We start our study by what the Bible says about access to God (vv. 1-3). As an introduction, biblical scholars note that the 176 verses of this psalm are all dedicated to an exaltation of God’s laws, using eight or nine synonyms to express it. Dividing the text into groups of eight lines for each stanza, the psalmist began each line in the first stanza with the first letter of the Hebrew alphabet, Aleph. The succeeding stanzas follow the same pattern of eight, using the next letter of the Hebrew alphabet throughout the text.
Interpreters note a second characteristic of the psalm, that all but four verses (1-3, 115) address God directly. The first three are set aside for a purpose. As far as we Christians are concerned, verse one begins exactly as does the first of Christ’s beatitudes in the Sermon on the Mount (Matt. 5:3). Whereas the psalm says, “Blessed are the undefiled,” Jesus said, “Blessed are the poor in Spirit.” Each speaks of access to God.
The Bible makes clear that in our search for God, He takes the initiative (vv. 4-8). The psalmist understood that the reason God set forth His commandments was His way of directing our attention toward Him. However, by ordering humans to keep His precepts diligently (v. 4), absolute obedience is not possible. The psalmist cried out in despair at what he knew about himself, his inability to achieve the standard of living prescribed by God (v. 5). His desire in part was to prevent his being ashamed publicly at his spiritual faults (v. 6). If lack of shame indicates spiritual failure, we must admit that morality in contemporary America has sunk to tragic levels. Note especially the debate about abortions. No longer are unmarried pregnant women not embarrassed, but they seem to be nonchalant that life has treated them unfairly. Disposing of the baby is no concern to her or society.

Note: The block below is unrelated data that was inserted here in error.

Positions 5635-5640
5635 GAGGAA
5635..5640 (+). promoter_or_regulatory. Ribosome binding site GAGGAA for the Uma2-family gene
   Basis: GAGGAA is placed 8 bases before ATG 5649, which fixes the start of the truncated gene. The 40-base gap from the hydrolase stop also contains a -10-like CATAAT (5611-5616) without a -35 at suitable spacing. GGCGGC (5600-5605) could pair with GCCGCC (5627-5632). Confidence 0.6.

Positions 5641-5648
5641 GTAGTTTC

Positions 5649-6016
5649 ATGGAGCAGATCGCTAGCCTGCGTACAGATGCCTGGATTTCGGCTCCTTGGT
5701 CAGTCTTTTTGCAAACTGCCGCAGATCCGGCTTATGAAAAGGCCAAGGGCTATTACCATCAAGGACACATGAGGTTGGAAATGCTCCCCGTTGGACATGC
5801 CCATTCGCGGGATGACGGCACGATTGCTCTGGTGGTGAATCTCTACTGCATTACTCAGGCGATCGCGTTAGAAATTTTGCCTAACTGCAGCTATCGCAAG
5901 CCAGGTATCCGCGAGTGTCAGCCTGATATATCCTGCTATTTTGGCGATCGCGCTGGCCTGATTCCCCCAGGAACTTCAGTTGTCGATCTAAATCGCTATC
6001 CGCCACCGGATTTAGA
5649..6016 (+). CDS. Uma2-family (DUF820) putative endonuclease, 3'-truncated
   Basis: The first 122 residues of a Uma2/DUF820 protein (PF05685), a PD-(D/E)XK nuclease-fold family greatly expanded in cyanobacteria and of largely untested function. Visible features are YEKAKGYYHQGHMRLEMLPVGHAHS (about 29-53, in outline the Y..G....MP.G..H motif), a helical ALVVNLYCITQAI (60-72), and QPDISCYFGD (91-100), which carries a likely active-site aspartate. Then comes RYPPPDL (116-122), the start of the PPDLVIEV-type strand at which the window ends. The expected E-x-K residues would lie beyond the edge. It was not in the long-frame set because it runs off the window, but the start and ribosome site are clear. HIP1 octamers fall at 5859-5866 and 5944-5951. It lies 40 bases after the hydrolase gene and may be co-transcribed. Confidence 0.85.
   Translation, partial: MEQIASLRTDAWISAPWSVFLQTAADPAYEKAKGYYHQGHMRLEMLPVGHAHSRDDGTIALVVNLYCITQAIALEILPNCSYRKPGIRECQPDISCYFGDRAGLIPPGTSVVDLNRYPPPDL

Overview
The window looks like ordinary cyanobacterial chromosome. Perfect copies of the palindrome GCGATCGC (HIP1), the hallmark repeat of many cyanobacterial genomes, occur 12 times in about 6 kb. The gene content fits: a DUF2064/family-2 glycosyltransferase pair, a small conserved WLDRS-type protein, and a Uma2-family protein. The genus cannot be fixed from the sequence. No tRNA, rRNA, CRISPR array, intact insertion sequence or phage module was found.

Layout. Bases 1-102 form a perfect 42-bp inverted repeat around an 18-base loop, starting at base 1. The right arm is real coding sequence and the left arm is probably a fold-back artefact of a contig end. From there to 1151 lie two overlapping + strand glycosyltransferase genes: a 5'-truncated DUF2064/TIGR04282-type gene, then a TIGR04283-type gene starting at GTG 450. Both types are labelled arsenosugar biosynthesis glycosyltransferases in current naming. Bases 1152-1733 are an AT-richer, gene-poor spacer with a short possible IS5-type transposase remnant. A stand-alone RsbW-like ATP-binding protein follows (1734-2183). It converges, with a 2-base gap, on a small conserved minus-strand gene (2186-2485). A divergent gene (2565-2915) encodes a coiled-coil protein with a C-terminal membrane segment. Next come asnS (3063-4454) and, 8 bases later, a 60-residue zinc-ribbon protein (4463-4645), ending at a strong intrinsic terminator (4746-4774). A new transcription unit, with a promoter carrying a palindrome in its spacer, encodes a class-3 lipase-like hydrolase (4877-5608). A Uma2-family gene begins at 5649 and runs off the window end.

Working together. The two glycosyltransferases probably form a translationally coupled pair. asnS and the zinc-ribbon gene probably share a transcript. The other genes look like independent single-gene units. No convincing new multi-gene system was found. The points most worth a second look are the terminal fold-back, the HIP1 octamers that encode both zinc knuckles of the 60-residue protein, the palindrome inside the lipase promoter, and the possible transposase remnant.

The Bible is especially important because it provides an objective authority for defining right and wrong attitudes and actions. Otherwise, people would have to follow their own feelings about morality or depend on an accepted leader for that definition. What happened to the Jews in Germany under Hitler’s unbridled hatred suffices to expose that fallacy.
We believe the Bible is our source of comfort in times of tragedy (vv. 137-144). We have learned from experience that the principles gleaned from the Bible are based on God’s character expressed in His judgments (v. 137). But, our enemies never rest in finding fault (v. 139). We are sometimes mystified at the vehemence of their opposition. Even when we are despised and rejected, we never outgrow or forget the precepts found in the Bible (v. 141). In times of trouble and anguish, we still turn to God’s Word to gain perspectives and strength (v. 143).
Deep down in our souls, we know that God’s righteousness, being everlasting, provides us with an understanding beyond what the world can understand or accept.
You must be login before you can leave a comment. Click here to Register if you are a new user.